The MHRA has warned prescribers not to use estimated glomerular filtration rate (eGFR) to estimate renal function before prescribing drugs with a narrow therapeutic index, such as direct-acting oral anticoagulants (DOACs).
eGFR can overestimate renal function compared with creatinine clearance (CrCl) in some patient groups or clinical situations. This means that some patients receive higher than recommended doses of their medication in relation to their renal function.
In line with existing guidance from the BNF, the MHRA recommends using calculated CrCl based on the Cockcroft-Gault formula rather than eGFR when starting, or adjusting the dose in:
- People taking nephrotoxic drugs, such as vancomycin and amphotericin B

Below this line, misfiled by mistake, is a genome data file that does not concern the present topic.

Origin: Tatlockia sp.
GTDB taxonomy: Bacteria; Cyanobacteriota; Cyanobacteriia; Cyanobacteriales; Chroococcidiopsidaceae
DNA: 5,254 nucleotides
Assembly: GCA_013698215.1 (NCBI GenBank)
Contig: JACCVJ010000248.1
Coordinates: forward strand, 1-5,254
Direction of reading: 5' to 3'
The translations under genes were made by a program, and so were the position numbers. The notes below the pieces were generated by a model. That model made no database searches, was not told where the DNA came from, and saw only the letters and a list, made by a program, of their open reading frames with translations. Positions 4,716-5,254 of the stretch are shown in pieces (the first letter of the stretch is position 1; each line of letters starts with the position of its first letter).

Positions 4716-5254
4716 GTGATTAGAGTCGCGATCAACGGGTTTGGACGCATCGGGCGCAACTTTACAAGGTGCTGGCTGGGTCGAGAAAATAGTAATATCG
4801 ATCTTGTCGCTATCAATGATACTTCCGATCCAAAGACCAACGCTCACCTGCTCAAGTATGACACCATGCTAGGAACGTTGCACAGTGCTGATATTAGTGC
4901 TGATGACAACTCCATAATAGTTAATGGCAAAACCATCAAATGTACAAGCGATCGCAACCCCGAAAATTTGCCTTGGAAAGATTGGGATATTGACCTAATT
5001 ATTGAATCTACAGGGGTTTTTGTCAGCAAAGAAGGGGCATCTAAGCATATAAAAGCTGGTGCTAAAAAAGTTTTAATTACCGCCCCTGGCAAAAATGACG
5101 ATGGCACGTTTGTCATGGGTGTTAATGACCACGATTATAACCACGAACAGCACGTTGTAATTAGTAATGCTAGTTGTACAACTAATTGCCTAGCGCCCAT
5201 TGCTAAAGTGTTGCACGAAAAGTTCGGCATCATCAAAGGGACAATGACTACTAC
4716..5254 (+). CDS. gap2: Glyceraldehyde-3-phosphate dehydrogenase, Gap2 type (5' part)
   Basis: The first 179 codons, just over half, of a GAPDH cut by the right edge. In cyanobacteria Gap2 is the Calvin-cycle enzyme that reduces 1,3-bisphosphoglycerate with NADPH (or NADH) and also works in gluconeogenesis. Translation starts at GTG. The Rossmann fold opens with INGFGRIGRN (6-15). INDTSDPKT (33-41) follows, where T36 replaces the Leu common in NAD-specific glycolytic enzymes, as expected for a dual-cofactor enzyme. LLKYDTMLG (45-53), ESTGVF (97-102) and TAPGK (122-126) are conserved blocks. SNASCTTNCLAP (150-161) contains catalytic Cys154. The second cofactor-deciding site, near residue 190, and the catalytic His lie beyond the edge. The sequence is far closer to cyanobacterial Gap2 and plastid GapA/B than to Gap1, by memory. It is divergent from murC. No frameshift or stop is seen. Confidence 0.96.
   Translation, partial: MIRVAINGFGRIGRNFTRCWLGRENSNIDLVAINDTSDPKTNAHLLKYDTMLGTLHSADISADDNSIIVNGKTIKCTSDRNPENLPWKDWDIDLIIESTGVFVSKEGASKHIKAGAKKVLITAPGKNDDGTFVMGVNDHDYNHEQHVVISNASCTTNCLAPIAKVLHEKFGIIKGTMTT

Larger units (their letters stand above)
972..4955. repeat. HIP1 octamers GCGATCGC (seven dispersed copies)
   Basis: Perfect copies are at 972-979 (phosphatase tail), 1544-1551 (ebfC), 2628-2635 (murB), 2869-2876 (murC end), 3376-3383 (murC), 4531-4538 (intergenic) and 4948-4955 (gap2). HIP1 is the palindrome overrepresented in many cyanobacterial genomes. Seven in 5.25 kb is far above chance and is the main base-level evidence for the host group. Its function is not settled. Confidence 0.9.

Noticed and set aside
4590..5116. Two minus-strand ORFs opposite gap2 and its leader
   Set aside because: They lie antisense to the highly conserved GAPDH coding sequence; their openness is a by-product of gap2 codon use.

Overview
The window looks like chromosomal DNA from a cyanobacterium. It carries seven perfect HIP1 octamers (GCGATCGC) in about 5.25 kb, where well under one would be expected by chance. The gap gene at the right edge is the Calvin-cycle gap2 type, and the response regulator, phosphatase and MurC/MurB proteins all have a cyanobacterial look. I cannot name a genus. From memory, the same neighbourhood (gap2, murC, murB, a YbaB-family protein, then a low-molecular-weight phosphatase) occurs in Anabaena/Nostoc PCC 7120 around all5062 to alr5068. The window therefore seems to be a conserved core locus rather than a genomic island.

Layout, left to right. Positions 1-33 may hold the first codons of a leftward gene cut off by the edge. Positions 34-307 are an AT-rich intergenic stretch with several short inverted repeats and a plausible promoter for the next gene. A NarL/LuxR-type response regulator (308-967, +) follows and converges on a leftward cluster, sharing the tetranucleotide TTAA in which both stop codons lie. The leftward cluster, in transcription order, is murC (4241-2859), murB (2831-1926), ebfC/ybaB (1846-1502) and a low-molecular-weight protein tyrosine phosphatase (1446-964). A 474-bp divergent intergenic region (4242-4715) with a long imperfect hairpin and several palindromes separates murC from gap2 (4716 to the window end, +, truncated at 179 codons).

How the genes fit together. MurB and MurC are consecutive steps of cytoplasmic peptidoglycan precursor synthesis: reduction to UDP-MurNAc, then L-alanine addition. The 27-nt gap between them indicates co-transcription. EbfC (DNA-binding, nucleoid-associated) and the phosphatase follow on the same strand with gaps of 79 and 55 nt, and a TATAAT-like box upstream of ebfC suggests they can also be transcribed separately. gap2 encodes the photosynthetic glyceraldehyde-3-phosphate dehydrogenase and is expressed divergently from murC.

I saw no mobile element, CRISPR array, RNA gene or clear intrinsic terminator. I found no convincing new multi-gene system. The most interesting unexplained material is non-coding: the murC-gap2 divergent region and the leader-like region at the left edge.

- Elderly patients, aged 75 years and older, and
- Patients with a BMI <18kg/m2 or >40kg/m2.
CrCl should also be considered for dosage adjustments of medicines that are substantially renally excreted and have a narrow therapeutic index, and always used for DOACs (apixaban, dabigratran etexilate, edoxaban and rivaroxaban) to avoid increased risk of bleeding events. Other drugs that are largely renally excreted and have a narrow therapeutic index include digoxin and sotalol.
The warning was prompted by reports of suspected adverse drug reactions, including significant bleeding events, related to the use of eGFR. In addition a recent study based on data from 80 general practices in the UK found that prescribing of drugs outside the recommendations for use in patients with reduced kidney function was widespread for the eight drugs analysed.
However, for most drugs and for most adult patients of average build and height, eGFR should be used to determine dosage adjustments. In situations where eGFR and/or CrCl change rapidly, such as in patients with acute kidney injury, renal function and drug dosing should be reassessed.
A CrCl (Cockgroft-Gaultt) calculator is available at https://www.mdcalc.com/creatinine-clearance-cockcroft-gault-equation